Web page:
Not just advocates, but champions.
This was how the first batch of Women, Peace and Security (WPS) Speaker’s Bureau was described by Undersecretary Diosita T. Andot of the Office of the Presidential Adviser on the Peace Process (OPAPP) during the Training of Trainers held on 31 July to 03 August in Tagaytay City.
Norilyn Rivera is a planning officer at the Department of Social Welfare and Development (DSWD) for nine years but in the course of her service, supporting for women’s rights was more than just that.
“Ang motivation ko talaga is maraming tao ang naghihintay ng serbisyo ng gobyerno. It’s really a commitment na eto na, nabibigyan ako ng opportunity for learning. Kailangan kong ibalik ‘yon kasi maraming naghihintay,” Rivera shared when asked about her insights during the workshop.
Commissioner Aisha Malayang of the National Commission on Muslim Filipinos (NCMF) also shared how her personal experience brought her closer to embrace the vision conveyed in the National Action Plan on Women, Peace and Security (NAPWPS).
“I am a convert to Islam in 2003 and when I changed my faith, kasabay din do’n ‘yong sandamakmak na discrimination. Nandiyan ‘yong tanggalin ako sa trabaho dahil naka-hijab ako … so I can resonate well with others who share the same narrative,” she stated.
Rivera and Malayang were just some of the 64 trainers capacitated during the four-day workshop. The activity started off from a story-telling about the concepts and history of NAPWPS since its development in 2010, down to the formation of a “solidarity circle’’ symbolizing the firm commitment that all participants took oath on its last day.
Genesis of NAPWPS
Academic analyses identified the Philippines as the first country in Asia to adopt a National Action Plan, highlighting its uniqueness on the long-term implementation spanning from 2010 to 2016.
Its formulation was a result of a collaborative effort between the government and various civil society organizations since 2007. In 2010, Executive Order No. 865 was signed leading to the creation of the National Steering Committee on Women, Peace and Security and on that same year, the first NAPWPS framework was launched.
Further enhancements focusing on the streamline of NAPWPS action points and indicators resulted in the crafting of its second generation framework in 2014. This was subsequently used in the 2015 baseline research on the implementation of NAPWPS initiatives entitled: “Women, Peace and Security: A Study to Implement United Nations Security Council Resolution (UNSCR) 1325”.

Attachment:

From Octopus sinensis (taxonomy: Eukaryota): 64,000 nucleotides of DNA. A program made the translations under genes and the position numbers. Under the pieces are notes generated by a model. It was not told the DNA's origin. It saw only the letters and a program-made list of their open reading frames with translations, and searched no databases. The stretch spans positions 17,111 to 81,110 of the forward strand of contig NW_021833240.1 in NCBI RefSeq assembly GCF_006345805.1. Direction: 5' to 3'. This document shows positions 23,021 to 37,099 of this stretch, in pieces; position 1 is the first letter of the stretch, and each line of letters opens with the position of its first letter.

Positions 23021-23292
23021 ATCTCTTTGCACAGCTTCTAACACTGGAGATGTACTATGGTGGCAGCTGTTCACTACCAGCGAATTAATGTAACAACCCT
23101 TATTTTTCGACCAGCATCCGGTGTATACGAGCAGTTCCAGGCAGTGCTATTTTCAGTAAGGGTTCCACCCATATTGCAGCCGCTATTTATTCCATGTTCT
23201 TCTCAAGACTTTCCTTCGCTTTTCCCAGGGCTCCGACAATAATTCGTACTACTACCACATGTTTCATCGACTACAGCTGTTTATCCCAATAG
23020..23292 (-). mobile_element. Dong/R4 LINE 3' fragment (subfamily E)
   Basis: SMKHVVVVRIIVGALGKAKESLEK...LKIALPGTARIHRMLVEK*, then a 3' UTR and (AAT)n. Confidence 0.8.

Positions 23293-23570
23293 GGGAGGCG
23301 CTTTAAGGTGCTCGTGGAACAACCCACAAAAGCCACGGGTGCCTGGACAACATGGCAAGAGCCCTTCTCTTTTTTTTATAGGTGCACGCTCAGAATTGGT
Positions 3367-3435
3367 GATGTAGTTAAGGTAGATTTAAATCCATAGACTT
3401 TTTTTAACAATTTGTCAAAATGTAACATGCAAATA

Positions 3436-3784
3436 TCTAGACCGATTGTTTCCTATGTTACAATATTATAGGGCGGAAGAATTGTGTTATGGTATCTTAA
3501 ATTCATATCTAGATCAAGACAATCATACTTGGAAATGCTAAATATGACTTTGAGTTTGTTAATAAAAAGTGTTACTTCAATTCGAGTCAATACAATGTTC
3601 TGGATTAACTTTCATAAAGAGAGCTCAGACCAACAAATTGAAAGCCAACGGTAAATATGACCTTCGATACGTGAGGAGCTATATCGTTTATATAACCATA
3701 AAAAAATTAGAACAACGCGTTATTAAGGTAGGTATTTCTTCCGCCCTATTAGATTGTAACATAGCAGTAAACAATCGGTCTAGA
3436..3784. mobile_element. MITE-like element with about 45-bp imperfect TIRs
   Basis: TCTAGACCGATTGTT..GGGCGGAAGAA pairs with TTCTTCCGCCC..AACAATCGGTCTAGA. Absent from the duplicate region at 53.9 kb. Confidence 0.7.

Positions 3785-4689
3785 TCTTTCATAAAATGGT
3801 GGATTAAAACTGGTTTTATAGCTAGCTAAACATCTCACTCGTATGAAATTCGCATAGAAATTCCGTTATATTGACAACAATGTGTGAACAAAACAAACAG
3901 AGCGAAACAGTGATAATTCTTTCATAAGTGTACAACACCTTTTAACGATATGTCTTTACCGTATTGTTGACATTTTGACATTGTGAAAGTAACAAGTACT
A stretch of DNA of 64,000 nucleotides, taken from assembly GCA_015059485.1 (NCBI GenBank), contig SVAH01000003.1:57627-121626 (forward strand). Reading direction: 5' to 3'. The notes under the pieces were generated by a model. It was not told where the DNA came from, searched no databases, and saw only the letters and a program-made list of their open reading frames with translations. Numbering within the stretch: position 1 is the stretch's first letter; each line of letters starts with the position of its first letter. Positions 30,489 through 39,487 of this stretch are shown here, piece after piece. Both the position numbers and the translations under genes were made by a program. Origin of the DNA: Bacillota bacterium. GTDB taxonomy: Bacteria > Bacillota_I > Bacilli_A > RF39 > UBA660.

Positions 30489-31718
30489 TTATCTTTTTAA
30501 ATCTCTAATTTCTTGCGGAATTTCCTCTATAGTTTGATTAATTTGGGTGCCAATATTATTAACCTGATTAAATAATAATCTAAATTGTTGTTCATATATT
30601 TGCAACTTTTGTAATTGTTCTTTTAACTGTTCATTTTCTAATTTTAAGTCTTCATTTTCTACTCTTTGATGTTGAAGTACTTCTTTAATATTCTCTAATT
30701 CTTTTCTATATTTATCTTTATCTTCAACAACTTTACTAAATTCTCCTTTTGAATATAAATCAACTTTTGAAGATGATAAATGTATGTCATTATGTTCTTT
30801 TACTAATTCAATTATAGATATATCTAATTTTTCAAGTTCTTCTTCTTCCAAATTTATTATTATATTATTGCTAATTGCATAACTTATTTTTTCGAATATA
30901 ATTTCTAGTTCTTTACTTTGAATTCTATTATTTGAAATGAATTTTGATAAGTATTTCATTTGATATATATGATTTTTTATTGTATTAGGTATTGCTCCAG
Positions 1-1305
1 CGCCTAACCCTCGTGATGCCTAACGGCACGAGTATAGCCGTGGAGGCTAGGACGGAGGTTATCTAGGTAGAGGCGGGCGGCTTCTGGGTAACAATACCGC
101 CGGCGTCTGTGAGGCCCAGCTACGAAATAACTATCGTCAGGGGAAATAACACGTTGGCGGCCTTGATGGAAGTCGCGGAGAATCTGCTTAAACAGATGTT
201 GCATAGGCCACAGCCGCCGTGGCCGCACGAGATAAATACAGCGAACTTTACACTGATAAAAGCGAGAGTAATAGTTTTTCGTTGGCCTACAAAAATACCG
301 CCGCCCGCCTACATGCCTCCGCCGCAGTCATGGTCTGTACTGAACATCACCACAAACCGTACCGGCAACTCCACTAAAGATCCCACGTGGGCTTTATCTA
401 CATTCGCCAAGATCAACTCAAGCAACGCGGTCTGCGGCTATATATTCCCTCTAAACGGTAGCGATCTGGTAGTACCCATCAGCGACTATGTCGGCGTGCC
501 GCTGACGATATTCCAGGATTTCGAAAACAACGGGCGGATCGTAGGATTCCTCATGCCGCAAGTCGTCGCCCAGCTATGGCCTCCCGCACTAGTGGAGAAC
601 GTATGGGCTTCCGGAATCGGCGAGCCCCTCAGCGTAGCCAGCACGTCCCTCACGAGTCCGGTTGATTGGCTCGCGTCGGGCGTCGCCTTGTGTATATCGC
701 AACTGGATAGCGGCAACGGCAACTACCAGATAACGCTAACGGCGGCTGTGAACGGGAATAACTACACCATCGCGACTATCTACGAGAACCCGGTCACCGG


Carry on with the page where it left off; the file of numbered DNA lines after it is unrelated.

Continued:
Now on its third generation, the new NAPWPS framework integrated the Convention on the Elimination of all forms of Discrimination against Women (CEDAW), CEDAW General Recommendation 30, and 2015 Global Study on the Implementation of UNSCR 1325 that underscore women’s leadership and participation on the peace process as well as its strengthened mechanisms for women’s protection during and after conflict.
Ways moving forward
However, the capacity building was just one step closer to a bigger WPS platform. Foreseen challenges on its information dissemination down to the local government units, budget allocations, monitoring and on-the-ground implementation were among the points raised during the workshop. Nonetheless, the WPS champions asserted their determination on the successful rollout of the new framework.
For instance, NCMF Commissioner Malayang shared how their agency will take part an “active role in the advancement of the NAPWPS agenda” as well as acknowledging the importance of cascading it down to the regions especially to those with conflict situations.
The same sentiment was shared by Rivera, who expressed that harmonizing the principles of NAPWPS into the mission of DSWD would help them further understand the sensitivities and situations being experienced by women especially on fragile areas.
“Kung ie-espouse mo ‘yong NAPWPS sa GAD (Gender and Development) makikita mo na bibigyan mo siya [women] ng livelihood and economic opportunities, pero ang lensing mo on WPS, bibigyan mo rin siya ng venue to participate sa usapan kung paano mare-resolve ang conflict na ‘to,” Rivera said.
The workshop concluded in positive outlooks as Jasmin Nario-Galace, one of the workshop facilitators, shared her hope in the advocacy that the WPS champions would be pursuing.
“The women have always been marginalized, always been thought as victims, their voices invisible. It’s high time that we highlight their agency: that they are seen not just as survivors – but also agents of peace,” she said.
Other participants from this activity were representatives from the Department of Foreign Affairs, Department of Interior and Local Government, Philippine National Police, Philippine National Police Academy, Department of National Defense, General Staff College, Armed Forces of the Philippines, AFP Peace Process and Development Office, AFP Peacekeeping Operations Center, AFP Civil Military Operations, Philippine Army, Philippine Air Force, Philippine Navy, Government Arsenal, National Defense College Of The Philippines, Philippine Veterans Affairs Office, Veterans Memorial Medical Center, Department of Justice, Philippine Commission on Women, Department of Labor and Employment – International Labor Affairs Bureau, Department of Health, Department of Agriculture, Department of Agrarian Reform and OPAPP. ###